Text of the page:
collectI called from Chicago, leaving messages once, twice and even asked people to call me back collect.He has no money but knows how to call home collect, according to police.
Related topics: Christianity
collectcol‧lect3 /ˈkɒlɪkt, -lekt $ ˈkɑː-/ noun [countable] RRCa short prayer in some Christian services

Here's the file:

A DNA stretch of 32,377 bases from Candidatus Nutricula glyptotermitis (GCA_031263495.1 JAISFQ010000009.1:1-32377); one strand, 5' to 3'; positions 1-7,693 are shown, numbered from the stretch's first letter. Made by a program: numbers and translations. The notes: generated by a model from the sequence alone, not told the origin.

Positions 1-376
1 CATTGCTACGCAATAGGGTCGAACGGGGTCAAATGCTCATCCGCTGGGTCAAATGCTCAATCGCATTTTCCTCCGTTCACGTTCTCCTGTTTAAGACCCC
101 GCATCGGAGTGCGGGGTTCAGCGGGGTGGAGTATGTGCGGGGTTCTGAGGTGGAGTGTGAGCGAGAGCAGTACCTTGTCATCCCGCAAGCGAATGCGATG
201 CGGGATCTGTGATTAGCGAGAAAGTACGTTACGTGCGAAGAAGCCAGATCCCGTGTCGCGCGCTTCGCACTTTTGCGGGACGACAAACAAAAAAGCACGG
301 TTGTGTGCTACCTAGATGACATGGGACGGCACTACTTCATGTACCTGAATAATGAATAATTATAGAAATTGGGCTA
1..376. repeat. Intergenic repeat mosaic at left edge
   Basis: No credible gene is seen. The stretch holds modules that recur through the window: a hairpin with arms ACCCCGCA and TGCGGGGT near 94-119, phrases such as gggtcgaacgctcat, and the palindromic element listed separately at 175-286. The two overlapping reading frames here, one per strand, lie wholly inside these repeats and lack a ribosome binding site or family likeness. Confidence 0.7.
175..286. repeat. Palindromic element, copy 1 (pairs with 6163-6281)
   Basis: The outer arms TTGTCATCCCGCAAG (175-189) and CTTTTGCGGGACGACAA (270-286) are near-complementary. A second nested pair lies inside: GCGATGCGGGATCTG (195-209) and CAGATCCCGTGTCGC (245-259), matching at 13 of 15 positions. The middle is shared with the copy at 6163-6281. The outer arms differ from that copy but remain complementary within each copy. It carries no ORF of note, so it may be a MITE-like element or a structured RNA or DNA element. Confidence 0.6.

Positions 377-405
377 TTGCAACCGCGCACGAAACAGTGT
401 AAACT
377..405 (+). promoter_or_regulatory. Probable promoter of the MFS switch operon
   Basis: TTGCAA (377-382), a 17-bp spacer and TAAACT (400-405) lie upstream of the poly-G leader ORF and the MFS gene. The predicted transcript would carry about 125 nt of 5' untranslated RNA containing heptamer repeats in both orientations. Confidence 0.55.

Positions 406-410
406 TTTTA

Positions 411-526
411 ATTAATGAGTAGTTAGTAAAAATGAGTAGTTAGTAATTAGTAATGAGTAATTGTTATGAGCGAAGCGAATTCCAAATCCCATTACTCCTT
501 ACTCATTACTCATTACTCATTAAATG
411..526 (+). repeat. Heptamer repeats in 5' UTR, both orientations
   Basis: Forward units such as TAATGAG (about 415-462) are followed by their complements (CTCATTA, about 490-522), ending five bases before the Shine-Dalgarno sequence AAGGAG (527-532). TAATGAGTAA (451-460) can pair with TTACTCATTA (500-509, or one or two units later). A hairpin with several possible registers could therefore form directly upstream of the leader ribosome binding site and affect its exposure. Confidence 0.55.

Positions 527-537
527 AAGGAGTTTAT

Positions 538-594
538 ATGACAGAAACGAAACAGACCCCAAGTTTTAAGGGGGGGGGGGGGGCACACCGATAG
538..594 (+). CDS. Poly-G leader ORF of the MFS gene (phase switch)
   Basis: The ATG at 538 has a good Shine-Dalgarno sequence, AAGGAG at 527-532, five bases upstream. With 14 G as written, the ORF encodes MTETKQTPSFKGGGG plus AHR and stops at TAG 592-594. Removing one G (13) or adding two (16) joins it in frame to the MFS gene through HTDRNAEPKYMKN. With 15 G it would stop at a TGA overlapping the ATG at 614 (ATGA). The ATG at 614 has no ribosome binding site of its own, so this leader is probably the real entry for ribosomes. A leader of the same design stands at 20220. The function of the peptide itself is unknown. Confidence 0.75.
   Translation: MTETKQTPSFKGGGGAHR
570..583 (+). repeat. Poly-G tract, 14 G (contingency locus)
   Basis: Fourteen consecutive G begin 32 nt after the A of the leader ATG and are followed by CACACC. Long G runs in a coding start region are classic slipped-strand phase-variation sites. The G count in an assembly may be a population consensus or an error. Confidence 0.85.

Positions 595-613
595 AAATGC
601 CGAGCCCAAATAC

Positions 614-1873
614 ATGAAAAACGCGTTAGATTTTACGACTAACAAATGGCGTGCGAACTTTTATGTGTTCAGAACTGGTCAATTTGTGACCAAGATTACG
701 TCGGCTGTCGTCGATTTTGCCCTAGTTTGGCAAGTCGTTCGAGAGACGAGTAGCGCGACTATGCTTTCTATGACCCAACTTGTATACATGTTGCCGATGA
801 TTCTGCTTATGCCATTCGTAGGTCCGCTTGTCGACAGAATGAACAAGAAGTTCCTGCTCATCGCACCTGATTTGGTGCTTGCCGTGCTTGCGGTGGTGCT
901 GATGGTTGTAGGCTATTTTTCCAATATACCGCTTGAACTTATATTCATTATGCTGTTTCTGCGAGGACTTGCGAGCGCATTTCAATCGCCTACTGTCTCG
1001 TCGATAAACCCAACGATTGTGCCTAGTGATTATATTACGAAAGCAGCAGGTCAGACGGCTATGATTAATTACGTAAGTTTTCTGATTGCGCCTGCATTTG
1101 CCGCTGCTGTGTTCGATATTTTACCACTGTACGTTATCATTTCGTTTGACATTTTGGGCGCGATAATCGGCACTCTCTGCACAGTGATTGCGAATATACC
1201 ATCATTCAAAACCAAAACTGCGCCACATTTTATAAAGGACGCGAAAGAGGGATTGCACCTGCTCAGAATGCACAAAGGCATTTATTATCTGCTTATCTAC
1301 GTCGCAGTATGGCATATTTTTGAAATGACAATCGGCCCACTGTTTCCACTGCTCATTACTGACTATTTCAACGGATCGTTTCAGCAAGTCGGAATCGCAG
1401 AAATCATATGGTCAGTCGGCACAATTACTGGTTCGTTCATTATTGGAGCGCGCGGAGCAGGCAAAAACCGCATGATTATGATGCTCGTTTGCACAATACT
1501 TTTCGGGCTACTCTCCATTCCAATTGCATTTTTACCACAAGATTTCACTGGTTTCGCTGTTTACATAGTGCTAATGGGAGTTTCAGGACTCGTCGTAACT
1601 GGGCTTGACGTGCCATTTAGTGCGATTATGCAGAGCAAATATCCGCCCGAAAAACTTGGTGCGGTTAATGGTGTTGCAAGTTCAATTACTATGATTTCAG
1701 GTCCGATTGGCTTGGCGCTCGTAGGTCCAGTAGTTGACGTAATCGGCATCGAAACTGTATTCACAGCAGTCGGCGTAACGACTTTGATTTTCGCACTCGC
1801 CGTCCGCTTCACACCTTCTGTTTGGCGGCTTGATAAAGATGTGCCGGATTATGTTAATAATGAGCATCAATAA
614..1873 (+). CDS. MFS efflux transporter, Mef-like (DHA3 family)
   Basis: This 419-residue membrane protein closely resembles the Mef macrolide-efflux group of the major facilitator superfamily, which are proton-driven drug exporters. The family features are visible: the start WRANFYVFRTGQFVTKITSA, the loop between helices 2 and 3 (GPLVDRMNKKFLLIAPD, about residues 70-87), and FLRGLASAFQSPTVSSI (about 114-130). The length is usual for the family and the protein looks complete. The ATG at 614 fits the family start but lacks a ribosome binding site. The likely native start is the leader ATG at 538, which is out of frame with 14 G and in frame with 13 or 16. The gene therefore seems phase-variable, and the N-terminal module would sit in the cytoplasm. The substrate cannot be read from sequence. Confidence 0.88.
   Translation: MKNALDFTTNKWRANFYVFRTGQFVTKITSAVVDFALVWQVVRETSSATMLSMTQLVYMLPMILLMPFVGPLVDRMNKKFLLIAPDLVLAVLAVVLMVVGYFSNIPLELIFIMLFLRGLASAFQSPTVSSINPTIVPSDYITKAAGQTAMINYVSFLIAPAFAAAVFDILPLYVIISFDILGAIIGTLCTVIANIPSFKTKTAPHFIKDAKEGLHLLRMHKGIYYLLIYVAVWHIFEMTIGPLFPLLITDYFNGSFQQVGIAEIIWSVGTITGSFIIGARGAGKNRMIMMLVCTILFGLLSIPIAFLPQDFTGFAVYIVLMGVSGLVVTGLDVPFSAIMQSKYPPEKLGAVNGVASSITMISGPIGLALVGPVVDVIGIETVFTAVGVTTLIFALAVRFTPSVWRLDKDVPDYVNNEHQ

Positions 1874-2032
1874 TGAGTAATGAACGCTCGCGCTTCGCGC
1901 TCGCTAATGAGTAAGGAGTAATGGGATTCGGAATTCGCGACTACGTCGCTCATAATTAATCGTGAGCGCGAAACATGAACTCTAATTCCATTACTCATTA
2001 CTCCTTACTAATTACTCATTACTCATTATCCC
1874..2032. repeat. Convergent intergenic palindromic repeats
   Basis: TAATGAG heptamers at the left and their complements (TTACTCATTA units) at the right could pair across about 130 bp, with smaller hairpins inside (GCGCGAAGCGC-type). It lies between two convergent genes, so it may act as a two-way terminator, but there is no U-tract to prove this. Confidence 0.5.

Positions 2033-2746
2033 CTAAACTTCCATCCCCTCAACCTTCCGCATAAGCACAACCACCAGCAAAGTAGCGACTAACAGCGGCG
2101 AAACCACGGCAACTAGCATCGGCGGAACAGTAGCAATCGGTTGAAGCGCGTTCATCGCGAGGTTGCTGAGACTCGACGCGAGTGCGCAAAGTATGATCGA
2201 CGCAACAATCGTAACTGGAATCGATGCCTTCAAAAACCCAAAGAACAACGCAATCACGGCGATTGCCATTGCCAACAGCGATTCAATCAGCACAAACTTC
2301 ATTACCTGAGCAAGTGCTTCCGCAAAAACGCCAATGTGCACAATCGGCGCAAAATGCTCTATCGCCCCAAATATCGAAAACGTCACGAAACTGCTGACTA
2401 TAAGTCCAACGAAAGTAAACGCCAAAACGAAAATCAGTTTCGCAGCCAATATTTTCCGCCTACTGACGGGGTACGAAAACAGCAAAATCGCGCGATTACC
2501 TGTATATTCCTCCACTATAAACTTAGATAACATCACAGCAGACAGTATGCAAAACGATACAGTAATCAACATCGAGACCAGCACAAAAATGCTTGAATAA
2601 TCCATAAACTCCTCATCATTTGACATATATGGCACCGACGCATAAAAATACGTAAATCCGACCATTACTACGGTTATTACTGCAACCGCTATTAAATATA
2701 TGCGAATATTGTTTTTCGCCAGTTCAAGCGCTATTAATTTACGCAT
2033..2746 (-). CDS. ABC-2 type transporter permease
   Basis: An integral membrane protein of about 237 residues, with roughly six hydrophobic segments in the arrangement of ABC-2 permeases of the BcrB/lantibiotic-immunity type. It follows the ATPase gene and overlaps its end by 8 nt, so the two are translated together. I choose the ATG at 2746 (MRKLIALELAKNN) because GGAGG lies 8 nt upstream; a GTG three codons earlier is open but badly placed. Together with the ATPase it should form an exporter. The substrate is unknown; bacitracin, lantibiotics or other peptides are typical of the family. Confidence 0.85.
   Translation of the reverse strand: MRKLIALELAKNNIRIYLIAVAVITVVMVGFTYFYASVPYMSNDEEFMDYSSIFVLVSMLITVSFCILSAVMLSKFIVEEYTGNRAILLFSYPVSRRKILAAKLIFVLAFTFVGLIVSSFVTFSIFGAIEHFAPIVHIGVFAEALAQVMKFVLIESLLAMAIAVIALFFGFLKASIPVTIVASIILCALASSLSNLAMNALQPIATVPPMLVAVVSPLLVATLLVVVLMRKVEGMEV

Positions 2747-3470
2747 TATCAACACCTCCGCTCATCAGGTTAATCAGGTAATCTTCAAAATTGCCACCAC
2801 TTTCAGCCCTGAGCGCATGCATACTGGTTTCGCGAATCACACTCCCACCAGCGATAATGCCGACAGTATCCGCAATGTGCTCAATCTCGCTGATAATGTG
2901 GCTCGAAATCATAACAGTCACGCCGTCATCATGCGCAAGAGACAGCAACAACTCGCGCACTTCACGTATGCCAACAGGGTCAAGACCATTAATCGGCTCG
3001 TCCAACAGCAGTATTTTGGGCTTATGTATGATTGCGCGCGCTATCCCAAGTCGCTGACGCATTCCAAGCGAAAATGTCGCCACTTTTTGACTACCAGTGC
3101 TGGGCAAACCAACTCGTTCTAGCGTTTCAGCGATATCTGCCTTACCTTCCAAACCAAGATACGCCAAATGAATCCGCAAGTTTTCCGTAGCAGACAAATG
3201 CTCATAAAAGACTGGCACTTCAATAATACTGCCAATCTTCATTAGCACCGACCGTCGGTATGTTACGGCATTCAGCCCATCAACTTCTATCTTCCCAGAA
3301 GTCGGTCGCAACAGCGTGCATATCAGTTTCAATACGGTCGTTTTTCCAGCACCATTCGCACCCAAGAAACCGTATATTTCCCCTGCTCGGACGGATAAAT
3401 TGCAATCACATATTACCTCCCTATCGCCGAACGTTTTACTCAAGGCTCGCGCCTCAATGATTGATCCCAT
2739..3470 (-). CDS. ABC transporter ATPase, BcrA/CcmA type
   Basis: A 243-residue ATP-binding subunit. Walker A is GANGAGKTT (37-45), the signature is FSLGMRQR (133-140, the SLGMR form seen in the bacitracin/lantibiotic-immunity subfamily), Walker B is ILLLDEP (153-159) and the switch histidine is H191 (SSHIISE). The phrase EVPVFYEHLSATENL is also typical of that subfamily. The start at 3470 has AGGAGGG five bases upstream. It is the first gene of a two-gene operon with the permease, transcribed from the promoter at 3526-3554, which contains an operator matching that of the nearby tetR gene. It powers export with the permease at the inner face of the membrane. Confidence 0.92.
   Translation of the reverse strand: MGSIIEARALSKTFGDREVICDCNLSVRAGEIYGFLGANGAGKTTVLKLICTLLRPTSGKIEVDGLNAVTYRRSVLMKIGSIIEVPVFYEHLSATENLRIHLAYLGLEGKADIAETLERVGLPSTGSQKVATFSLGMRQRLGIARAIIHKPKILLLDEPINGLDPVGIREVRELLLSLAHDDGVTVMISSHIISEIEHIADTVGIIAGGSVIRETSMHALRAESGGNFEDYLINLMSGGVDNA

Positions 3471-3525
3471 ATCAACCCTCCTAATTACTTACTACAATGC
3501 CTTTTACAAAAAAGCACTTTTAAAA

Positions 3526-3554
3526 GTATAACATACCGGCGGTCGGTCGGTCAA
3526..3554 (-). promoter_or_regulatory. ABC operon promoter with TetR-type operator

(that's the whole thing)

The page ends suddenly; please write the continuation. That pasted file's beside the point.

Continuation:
From King Business Dictionarycollectcol‧lect1 /kəˈlekt/ verb [transitive]1BANKING collect cheques to arrange for cheques to be paidThe district banks provide a variety of services for commercial banks, including collecting and clearing cheques.2COMMERCETAX collect debts/taxes to obtain payment of debts or taxesThe company wasn’t aggressive about collecting debts.Russia’s public finances must be brought into order by collecting more taxes and cutting spending.→ See Verb tablecollectcollect2 adverb call/phone somebody collect American English when you telephone someone collect, the person receiving the call pays for itCalling the US is very expensive from here - better to call collect.Origin collect1 (1500-1600) Latin past participle of colligere, from com- (COM-) + legere to gather collect3 (1200-1300) Old French collecte, from Medieval Latin collecta (prayer for) a gathering, from Latin colligere; COLLECT1